The Java Flaw – Execution in the Kingdom of Nouns

I recently stumbled upon a rather old but very interesting article from Steve Yegge. It describes quite visually one of the problems I am constantly struggling with in Java. In Java Kingdom, the poor VERBS (methods) are second-class citizens. Every VERB needs to be attached to a NOUN (class), there is no notion of a free-floating VERB. For every simple sentence you want to formulate, you need to glue the VERB to some NOUN. Simple calculations like (x + 1) need to be packed into  a ValueIncreaser which maybe implements a IntegerToIntegerFunction, so that you can also use (x * 2) ValueDoubler as a second strategy. One problem here is the amount of boilerplate, which is outrageous for small functions and leads many developers to not sufficiently split and modularize their code. Another problem is that the same method might be defined in two different interfaces. E.g. every time you want to be able to switch between two third-party libraries which provide the same functionality, you need to create adapters which hide the the interfaces although the methods themselves possibly have the same signature. One might argue, that introducing functions as first-class breaks object orientation. On the other hand functions can just be anonymous classes implementing generic Function1Argument<TReturn, TArgument1> … Function3Arguments<TReturn, TArgument1, TArgument2, TArgument3>… I think this is how it is done in Scala, and will be in Java closures. Until we FINALLY get closures (probably in September 2010) I will go on bemoaning that Java is such a slow-moving language and Scala is not really ready for productive use because of the bad IDE support.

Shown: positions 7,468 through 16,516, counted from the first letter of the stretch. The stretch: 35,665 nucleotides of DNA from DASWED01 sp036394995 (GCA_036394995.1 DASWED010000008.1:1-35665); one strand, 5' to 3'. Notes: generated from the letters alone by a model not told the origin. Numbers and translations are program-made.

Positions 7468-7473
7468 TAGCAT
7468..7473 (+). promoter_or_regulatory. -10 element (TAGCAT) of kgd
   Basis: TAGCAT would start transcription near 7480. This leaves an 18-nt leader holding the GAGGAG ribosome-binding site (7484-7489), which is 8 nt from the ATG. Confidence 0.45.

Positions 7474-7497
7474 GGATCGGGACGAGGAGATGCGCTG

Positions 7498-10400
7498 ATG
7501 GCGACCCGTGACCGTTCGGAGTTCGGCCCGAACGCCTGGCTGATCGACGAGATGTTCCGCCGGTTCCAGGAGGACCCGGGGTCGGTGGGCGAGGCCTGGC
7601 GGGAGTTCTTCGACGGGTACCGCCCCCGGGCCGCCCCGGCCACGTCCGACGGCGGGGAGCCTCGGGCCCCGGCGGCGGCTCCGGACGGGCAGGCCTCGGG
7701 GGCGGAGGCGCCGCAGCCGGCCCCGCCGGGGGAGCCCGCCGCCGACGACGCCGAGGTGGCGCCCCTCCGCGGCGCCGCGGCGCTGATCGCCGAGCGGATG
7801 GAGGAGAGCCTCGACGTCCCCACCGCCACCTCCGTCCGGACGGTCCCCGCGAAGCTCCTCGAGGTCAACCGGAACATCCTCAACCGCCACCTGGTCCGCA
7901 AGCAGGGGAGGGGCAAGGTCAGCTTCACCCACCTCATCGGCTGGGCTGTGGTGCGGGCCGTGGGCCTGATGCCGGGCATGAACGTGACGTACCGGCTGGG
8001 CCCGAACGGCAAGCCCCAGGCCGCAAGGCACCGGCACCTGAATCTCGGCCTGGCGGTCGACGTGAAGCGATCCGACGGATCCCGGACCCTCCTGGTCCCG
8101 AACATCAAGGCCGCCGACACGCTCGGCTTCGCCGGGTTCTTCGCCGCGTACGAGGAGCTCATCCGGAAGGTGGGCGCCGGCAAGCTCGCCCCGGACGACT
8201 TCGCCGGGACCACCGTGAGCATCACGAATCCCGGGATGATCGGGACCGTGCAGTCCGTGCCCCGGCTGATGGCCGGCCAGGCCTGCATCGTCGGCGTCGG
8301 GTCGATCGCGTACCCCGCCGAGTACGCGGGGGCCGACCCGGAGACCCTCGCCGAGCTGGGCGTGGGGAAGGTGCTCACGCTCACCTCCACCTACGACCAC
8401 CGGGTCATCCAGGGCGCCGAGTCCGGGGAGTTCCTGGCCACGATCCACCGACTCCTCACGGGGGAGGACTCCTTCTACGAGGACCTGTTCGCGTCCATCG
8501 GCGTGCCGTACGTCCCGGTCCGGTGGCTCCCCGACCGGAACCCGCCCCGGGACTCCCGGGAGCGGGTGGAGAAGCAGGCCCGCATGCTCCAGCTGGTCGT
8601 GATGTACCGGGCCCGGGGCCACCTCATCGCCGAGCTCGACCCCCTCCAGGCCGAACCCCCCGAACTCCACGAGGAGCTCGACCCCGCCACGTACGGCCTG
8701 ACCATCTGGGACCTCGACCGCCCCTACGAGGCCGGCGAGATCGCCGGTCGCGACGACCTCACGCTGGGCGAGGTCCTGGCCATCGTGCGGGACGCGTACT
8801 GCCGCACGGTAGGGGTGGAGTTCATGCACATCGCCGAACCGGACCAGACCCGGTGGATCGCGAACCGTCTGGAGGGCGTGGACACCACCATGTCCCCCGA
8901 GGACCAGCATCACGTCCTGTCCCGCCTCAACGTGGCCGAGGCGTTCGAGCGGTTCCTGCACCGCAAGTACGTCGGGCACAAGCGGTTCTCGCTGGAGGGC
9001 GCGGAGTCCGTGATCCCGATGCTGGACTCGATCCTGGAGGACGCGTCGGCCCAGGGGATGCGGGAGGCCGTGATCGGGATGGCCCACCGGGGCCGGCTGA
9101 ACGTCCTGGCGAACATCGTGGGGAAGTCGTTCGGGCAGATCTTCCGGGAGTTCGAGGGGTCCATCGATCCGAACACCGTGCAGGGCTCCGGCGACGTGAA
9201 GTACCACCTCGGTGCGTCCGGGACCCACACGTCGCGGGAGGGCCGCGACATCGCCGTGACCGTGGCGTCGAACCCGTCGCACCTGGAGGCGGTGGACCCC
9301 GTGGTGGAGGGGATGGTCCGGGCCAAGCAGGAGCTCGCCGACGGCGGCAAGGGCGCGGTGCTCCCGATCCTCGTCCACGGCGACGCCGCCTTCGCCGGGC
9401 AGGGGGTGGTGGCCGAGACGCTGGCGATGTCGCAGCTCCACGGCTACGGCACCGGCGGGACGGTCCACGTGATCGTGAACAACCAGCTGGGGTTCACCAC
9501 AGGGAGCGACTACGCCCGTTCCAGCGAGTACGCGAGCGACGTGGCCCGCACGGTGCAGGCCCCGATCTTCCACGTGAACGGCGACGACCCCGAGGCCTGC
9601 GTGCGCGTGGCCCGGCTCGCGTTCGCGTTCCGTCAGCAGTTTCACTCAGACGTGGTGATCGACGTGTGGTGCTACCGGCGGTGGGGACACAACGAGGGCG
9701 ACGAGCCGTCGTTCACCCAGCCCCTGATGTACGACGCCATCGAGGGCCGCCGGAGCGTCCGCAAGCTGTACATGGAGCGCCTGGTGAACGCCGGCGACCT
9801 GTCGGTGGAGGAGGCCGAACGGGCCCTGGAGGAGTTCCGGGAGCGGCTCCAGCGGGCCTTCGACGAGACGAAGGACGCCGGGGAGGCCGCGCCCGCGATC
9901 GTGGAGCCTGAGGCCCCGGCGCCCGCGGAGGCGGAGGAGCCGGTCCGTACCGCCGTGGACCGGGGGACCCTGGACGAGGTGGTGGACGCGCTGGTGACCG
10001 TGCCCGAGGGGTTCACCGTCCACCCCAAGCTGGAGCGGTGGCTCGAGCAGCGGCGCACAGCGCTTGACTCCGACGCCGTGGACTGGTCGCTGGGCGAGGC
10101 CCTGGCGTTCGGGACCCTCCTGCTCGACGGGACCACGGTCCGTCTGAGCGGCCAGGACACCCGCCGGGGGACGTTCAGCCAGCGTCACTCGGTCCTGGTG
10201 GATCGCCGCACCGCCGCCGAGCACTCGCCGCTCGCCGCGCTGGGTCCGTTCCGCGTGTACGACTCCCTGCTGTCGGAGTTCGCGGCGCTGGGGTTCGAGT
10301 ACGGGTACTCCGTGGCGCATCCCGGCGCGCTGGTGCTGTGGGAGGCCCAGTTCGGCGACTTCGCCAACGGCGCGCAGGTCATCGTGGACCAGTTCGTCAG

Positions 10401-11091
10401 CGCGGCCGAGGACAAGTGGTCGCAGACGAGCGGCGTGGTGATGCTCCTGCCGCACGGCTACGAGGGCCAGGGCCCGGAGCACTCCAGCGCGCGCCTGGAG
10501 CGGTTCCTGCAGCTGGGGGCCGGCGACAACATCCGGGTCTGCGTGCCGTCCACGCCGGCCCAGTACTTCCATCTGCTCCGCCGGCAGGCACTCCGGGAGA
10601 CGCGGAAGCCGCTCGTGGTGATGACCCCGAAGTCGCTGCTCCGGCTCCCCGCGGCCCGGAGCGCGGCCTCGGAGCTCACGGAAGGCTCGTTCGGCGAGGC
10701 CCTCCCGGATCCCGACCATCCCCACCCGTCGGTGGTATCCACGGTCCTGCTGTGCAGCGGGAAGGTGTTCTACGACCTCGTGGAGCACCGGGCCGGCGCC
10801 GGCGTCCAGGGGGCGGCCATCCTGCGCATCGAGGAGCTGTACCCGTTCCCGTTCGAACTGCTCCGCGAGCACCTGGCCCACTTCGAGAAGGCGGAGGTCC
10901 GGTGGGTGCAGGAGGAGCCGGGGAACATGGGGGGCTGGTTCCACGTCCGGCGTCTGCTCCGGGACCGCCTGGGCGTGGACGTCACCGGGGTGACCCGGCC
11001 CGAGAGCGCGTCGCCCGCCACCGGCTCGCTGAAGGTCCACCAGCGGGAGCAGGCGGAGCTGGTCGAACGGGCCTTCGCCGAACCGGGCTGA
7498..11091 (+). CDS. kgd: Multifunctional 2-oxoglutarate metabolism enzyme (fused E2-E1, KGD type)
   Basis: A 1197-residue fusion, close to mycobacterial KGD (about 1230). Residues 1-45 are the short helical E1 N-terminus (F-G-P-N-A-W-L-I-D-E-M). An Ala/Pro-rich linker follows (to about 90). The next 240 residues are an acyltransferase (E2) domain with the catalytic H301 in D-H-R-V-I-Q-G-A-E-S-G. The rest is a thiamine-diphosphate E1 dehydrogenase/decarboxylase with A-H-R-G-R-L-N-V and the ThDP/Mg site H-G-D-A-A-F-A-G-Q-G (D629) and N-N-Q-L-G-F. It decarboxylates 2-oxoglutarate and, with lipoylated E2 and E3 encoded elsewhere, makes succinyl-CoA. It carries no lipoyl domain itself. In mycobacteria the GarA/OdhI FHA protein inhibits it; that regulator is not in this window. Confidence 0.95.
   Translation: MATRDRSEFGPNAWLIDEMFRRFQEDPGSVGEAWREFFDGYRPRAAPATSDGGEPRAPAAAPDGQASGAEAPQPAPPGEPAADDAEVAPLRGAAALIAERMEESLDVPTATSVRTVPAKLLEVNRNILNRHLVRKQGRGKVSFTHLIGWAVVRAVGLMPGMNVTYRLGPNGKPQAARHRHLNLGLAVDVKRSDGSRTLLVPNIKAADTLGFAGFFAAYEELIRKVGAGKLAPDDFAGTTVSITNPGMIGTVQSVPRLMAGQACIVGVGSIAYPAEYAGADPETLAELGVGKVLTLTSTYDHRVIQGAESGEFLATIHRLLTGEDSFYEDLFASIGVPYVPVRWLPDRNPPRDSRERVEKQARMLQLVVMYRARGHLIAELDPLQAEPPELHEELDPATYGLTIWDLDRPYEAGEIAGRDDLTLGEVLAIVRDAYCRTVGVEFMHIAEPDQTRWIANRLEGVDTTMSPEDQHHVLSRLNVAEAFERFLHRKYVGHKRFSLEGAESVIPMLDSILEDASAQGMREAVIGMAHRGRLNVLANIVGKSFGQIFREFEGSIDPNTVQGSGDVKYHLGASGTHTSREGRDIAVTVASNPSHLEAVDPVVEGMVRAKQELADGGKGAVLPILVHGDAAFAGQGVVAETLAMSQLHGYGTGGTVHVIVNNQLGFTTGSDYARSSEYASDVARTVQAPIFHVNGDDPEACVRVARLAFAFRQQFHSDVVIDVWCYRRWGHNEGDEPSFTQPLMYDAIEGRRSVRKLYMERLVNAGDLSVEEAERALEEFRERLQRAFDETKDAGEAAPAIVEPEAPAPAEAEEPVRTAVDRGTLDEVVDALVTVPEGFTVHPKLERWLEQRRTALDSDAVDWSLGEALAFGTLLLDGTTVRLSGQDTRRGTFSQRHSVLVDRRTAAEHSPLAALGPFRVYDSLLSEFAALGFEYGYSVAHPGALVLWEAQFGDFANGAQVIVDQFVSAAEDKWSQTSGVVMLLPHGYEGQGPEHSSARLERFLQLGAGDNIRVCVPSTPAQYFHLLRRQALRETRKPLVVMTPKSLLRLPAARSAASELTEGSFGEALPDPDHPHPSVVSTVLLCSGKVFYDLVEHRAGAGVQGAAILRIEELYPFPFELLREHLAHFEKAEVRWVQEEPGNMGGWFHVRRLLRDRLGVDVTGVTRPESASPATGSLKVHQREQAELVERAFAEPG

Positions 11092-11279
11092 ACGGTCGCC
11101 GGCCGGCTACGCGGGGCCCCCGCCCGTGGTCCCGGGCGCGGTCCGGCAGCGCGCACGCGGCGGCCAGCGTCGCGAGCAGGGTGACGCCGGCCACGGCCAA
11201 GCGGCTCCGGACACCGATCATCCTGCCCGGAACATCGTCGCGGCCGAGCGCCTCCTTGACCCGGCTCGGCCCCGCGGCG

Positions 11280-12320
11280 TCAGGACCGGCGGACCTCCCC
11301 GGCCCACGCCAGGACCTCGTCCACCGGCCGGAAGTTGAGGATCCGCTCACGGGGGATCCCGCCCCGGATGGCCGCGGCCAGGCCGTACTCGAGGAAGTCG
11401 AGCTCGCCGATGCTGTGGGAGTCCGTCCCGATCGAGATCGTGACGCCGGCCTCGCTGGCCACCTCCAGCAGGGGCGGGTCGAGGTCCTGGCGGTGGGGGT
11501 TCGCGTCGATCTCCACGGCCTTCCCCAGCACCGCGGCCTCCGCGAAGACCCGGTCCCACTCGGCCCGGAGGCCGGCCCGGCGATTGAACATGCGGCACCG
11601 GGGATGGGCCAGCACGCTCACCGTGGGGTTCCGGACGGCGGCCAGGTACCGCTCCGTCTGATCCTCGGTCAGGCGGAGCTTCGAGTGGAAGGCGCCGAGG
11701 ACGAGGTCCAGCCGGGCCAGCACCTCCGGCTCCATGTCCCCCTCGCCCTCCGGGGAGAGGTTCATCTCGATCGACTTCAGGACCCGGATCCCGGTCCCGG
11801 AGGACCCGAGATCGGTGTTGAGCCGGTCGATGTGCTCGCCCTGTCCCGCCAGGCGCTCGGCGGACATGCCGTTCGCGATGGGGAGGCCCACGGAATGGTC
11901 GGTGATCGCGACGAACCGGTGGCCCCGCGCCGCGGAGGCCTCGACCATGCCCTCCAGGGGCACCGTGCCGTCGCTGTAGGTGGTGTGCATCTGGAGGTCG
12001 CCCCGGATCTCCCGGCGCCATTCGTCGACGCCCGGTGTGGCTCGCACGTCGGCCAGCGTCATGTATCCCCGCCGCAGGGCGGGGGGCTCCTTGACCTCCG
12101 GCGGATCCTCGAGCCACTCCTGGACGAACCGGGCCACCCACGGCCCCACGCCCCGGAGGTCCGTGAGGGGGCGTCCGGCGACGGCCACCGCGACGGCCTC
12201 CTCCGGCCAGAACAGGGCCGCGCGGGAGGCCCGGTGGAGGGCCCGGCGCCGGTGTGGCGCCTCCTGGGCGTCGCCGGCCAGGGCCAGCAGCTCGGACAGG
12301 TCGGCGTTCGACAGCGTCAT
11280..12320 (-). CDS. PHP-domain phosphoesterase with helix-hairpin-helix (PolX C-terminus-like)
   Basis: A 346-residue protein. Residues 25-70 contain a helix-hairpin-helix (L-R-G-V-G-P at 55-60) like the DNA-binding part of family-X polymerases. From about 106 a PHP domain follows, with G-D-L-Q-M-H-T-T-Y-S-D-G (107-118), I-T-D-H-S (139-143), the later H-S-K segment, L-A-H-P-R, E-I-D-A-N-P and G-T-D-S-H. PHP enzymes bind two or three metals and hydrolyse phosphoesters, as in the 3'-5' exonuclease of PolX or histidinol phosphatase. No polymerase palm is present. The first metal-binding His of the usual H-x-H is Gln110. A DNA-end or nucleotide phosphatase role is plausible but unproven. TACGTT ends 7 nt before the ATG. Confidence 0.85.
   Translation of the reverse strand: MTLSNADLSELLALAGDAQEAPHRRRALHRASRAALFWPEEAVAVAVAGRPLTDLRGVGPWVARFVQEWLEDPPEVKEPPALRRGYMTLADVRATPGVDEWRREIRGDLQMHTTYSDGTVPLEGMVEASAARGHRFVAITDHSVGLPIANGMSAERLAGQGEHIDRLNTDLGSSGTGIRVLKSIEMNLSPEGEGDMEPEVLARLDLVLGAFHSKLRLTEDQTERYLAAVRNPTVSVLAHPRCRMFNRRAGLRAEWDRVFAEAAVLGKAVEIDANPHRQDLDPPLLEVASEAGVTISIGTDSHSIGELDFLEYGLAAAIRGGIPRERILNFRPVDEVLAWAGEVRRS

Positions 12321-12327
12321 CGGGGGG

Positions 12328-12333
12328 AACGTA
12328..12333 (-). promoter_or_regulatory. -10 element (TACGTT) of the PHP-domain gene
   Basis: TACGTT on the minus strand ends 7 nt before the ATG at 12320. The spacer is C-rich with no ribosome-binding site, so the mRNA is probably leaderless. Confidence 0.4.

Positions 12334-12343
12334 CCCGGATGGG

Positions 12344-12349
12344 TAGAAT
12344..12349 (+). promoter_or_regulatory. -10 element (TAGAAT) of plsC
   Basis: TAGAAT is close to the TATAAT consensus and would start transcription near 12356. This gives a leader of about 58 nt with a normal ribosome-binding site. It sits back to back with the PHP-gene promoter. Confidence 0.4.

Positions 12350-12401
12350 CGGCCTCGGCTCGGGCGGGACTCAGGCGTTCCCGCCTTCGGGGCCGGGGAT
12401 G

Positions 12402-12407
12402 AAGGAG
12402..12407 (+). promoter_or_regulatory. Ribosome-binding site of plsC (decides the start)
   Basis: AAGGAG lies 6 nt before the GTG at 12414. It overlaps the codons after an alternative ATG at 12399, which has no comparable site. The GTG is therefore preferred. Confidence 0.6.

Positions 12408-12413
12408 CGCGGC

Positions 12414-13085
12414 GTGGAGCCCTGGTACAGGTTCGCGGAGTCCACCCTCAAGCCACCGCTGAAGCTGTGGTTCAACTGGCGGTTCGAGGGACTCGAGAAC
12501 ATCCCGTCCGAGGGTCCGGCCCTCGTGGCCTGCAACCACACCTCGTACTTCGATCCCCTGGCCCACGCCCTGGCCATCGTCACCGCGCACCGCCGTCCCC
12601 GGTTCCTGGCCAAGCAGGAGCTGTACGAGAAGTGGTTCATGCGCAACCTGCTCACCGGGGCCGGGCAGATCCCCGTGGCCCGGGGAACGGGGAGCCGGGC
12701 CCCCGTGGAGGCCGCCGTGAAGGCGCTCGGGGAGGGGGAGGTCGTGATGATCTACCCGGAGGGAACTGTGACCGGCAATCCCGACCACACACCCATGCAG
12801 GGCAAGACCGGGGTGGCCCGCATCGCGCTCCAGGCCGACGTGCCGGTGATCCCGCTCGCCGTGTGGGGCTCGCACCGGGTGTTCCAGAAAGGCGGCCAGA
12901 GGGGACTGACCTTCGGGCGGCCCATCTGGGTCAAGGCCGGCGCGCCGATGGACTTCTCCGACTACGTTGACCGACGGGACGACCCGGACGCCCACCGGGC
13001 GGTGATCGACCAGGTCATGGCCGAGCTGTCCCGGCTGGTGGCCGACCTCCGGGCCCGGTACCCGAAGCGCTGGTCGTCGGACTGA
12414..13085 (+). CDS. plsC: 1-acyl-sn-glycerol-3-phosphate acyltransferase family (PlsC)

Martin is developing a bid management solution for crealytics. He is also a long-term meditator and interested in neuro-feedback.

    Find more about me on:
  • twitter